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Irish Independent - Health & Living - - MIND YOURSELF -

•PRO­TECT­ING your baby’s hear­ing be­gins dur­ing preg­nancy by main­tain­ing good gen­eral health. There are a num­ber of vi­ral in­fec­tions that a preg­nant mother can con­tract, re­sult­ing in her baby be­ing born with a per­ma­nent hear­ing loss. Al­though Cy­tomegalovirus (CMV) is a com­mon virus, con­gen­i­tal CMV in­fec­tions only oc­cur in 0.2pc -2.5pc of live births. •To re­duce the chance of con­tract­ing CMV, women who are preg­nant or con­sid­er­ing preg­nancy should pay par­tic­u­lar at­ten­tion to good hand hy­giene, es­pe­cially af­ter chang­ing nap­pies or as­sist­ing with blow­ing noses or toi­let­ing. It is also ad­vis­able to not share food, drinks, eat­ing uten­sils or tooth­brushes with young chil­dren. Com­mon causes of hear­ing loss in ba­bies and chil­dren are oti­tis me­dia (fluid be­hind the ear drum), menin­gi­tis, measles, mumps, oto­toxic med­i­ca­tions, head in­jury and noise ex­po­sure. The most com­mon cause of hear­ing loss in chil­dren is mid­dle ear in­fec­tion (oti­tis me­dia). •Signs to look out for are inat­ten­tive­ness, want­ing the tele­vi­sion louder, mis­un­der­stand­ing, list­less­ness, un­ex­plained ir­ri­tabil­ity and pulling or scratch­ing ears. •Noise ex­po­sure can also re­sult in hear­ing loss and it is im­por­tant to pro­tect your baby and child from harm­ful noises. •If you are wor­ried about your child’s hear­ing, have it as­sessed by a qual­i­fied pae­di­atric au­di­ol­o­gist. •Un­man­aged and un­di­ag­nosed hear­ing loss in chil­dren can re­sult in speech and lan­guage devel­op­ment de­lays as well as im­paired lis­ten­ing skills which can af­fect ed­u­ca­tional per­for­mance.”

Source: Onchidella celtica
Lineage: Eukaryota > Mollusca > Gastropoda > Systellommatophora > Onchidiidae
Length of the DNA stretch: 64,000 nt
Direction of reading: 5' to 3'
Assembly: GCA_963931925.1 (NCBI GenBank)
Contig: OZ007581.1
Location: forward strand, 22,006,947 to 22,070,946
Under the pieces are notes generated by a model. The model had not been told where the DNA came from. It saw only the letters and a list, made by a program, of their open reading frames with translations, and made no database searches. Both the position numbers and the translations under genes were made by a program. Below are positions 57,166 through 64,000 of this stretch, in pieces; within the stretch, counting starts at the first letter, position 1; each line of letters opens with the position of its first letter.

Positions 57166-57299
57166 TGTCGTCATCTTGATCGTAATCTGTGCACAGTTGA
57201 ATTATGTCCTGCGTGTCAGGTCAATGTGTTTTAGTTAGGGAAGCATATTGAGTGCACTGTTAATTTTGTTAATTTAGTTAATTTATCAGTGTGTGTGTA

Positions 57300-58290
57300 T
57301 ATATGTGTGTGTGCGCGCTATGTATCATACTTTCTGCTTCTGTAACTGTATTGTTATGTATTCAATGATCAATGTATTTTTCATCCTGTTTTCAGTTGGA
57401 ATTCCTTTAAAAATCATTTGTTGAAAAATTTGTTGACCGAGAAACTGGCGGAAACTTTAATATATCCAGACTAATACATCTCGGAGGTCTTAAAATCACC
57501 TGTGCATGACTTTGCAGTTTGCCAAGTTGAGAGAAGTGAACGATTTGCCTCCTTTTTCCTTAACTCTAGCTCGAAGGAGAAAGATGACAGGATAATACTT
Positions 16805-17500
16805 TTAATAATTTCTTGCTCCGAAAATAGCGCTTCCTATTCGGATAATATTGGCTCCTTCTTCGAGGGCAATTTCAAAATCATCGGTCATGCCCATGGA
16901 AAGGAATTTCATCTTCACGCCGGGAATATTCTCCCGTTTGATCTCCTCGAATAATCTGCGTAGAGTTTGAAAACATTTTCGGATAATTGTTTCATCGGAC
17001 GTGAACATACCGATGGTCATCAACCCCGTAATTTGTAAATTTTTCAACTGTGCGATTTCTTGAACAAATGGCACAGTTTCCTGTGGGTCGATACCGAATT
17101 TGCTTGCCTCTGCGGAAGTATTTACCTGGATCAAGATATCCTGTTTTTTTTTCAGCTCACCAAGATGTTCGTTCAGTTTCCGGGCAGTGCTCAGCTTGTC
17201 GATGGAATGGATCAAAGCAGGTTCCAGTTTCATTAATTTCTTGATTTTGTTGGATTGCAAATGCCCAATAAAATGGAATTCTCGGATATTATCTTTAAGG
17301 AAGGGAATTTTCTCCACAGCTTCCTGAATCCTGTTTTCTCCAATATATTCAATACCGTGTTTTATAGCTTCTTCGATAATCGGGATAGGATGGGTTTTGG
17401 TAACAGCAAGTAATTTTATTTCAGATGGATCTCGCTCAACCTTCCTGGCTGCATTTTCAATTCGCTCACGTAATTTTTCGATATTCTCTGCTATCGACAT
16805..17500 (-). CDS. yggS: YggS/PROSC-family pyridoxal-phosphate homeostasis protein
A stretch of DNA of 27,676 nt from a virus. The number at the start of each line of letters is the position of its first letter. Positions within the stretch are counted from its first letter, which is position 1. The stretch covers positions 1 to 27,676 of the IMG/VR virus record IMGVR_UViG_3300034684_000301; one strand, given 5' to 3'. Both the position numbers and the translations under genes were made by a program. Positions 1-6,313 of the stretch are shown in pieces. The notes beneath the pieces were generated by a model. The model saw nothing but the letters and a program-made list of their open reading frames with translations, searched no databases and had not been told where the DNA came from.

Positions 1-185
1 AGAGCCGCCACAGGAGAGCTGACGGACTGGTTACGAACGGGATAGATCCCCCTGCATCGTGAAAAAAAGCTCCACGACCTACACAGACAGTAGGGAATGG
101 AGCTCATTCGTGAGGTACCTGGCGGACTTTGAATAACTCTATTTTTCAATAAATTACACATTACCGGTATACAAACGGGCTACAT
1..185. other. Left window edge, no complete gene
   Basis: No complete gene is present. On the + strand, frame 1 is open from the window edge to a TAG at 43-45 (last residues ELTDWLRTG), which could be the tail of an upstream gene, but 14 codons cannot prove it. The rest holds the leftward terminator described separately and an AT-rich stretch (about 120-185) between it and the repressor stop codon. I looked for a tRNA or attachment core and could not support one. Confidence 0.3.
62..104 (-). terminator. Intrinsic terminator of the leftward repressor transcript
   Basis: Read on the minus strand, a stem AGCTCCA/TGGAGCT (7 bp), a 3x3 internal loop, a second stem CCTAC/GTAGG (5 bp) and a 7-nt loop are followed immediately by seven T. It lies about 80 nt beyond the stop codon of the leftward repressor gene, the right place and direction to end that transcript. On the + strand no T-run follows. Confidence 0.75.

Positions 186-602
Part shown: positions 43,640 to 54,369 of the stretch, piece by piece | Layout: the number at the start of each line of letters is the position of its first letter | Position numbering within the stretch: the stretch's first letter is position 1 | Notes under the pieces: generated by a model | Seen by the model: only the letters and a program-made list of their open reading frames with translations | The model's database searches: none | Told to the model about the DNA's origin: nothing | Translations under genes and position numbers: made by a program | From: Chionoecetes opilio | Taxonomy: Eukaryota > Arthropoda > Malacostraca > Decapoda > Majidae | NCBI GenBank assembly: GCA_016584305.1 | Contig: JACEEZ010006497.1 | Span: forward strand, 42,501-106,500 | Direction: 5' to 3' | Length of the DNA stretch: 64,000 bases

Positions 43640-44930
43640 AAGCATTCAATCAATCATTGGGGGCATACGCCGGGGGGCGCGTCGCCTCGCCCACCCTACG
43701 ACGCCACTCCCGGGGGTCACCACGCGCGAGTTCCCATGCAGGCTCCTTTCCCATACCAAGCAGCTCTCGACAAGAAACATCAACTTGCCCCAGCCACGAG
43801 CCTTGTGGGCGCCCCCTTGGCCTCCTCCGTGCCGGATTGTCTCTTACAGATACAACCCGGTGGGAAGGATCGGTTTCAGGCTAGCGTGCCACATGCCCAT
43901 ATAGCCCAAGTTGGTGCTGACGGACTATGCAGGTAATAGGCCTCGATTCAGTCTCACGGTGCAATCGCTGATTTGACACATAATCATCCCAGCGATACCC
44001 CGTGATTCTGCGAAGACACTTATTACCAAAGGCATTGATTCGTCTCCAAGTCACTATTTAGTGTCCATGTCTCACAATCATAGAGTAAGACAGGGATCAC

Dr San­dra Cum­mings is a Pae­di­atric Au­di­ol­o­gist at Bea­con Au­di­ol­ogy; bea­conau­di­ol­ogy.com

DON’T USE COT­TON BUDS

The Amer­i­can Academy of Oto­laryn­gol­ogy ad­vises against the use of cot­ton buds to clean the ears as “most clean­ing at­tempts merely push the wax deeper into the ear canal, caus­ing a block­age”. The ear is a self-clean­ing or­gan, they add, and ear wax has an­tibac­te­rial and anti-fun­gal prop­er­ties.

If in doubt, just fol­low the age-old med­i­cal adage: if it’s smaller than your el­bow, don’t put it in your ear.

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